Deacon Hospur rose and began to drawl a sort of apology, when the player stopped suddenly and shot an oath at him. The deacon staggered under the shock of it. His whiskers seemed to lift a bit like the hair of a cat under provocation. Then he tried to speak, but only stuttered helplessly a moment as if his tongue were oscillating between silence and profanity, and was finally pulled down by his wife, who had laid hold of his coat tails. If it had been any other man than Deacon Hospur it would have gone badly with the musician then and there, but we boys saw his discomfiture with positive gratitude. In a moment all rose, the dishes were gathered up, and many hurried away with indignant glances at the poor elder, who was busy taking counsel with some of the brethren.
I have never seen a more pathetic figure than that of poor Nick Goodall as he sat there thrumming the strings of which he was a Heaven-born master. I saw him often after that night — a poor, halfwitted creature, who wandered from inn to inn there in the north country, trading music for hospitality. A thoroughly intelligible sentence never passed his lips, but he had a great gift of eloquence in music. Nobody knew whence he had come or any particular of his birth or training or family. But for his sullen temper, that broke into wild, unmeaning profanity at times, Nick Goodall would have made fame and fortune.
He stared at the thinning crowd as if he had begun dimly to comprehend the havoc he had wrought. Then he put on his hat, came down off the platform, and shuffled out of the open door, his violin in one hand, its box in the other. There were not more than a dozen of us who followed him into the little churchyard. The moon was rising, and the shadows of lilac and rose bush, of slab and monument lay long across the green mounds. Standing there between the graves of the dead he began to play. I shall never forget that solemn calling of the silver string:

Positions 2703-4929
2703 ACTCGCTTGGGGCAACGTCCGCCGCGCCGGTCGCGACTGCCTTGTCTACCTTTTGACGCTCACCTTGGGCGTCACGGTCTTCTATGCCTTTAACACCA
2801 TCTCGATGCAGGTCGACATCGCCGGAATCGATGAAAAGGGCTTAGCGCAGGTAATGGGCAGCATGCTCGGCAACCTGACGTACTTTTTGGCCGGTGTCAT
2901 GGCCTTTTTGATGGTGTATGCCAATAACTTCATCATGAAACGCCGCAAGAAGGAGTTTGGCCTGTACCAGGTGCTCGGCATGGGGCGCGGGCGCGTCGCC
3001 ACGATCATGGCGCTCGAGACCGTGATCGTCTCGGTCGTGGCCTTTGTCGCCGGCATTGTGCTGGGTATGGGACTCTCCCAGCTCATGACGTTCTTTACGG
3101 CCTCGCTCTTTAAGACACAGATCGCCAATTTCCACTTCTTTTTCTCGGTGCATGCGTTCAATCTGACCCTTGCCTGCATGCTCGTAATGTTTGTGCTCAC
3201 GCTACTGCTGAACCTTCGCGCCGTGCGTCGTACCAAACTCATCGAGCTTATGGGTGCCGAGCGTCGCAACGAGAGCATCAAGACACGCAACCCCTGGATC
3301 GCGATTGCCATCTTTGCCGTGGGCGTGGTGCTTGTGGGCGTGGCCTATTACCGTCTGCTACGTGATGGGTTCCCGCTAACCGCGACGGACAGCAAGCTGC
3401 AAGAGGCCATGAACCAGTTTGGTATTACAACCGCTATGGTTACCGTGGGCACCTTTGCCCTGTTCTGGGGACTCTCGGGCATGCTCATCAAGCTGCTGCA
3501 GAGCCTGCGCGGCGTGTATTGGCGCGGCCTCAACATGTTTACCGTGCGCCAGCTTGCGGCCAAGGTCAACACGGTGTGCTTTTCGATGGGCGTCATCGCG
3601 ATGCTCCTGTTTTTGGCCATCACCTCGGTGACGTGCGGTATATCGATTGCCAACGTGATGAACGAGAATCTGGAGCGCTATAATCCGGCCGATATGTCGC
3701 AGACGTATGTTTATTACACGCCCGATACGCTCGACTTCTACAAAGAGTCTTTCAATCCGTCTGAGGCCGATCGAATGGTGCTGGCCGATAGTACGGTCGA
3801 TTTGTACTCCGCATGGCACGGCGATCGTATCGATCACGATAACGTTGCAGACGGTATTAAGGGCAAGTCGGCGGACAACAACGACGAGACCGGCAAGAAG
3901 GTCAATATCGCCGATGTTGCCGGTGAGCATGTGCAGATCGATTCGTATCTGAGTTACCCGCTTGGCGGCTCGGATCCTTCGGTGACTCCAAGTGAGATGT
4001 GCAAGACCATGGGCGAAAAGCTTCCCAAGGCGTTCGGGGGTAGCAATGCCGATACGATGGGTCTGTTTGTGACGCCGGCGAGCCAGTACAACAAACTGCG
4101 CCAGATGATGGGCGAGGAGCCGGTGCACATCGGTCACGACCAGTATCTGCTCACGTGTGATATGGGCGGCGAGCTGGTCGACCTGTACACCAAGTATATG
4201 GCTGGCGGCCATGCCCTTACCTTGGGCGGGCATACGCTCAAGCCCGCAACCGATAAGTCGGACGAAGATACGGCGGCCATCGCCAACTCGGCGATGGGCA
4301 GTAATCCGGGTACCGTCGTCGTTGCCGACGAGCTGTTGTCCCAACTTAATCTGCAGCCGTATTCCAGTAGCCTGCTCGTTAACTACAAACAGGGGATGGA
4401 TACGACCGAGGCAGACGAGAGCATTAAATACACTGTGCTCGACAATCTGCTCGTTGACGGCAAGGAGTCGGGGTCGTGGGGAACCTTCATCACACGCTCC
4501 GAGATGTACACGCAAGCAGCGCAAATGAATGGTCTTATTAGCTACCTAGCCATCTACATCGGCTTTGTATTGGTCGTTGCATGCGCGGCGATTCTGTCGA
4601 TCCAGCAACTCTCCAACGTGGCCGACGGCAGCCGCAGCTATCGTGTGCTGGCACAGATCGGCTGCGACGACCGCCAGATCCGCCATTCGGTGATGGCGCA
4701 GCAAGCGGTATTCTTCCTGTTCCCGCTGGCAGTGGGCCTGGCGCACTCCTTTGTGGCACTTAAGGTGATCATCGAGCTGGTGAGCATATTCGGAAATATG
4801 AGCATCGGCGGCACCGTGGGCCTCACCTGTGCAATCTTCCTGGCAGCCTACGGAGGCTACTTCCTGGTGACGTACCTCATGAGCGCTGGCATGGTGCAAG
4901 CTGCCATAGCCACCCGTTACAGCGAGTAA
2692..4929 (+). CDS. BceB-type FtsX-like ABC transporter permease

‘Come ye disconsolate where’er ye languish.’
It was a new voice, a revelation, a light where darkness had been, to Hope and to me. We stood listening far into the night, forgetful of everything, even the swift flight of the hours.
Loud, impassioned chords rose into the moonlit sky and sank to a faint whisper of melody, when we could hear the gossip of the birds in the belfry and under the eaves; trembling tones of supplication, wailing notes of longing and regret swept through the silent avenues of the churchyard, thrilling us with their eloquence. For the first time we heard the music of Handel, of Mendelssohn, of Paganini, and felt its power, then knowing neither name nor theme. Hour by hour he played on for the mere joy of it. When we shook hands with the elder and tiptoed to the buggy he was still playing. We drove slowly and listened a long way down the road. I could hear the strains of that ballad, then new to me, but now familiar, growing fainter in the distance: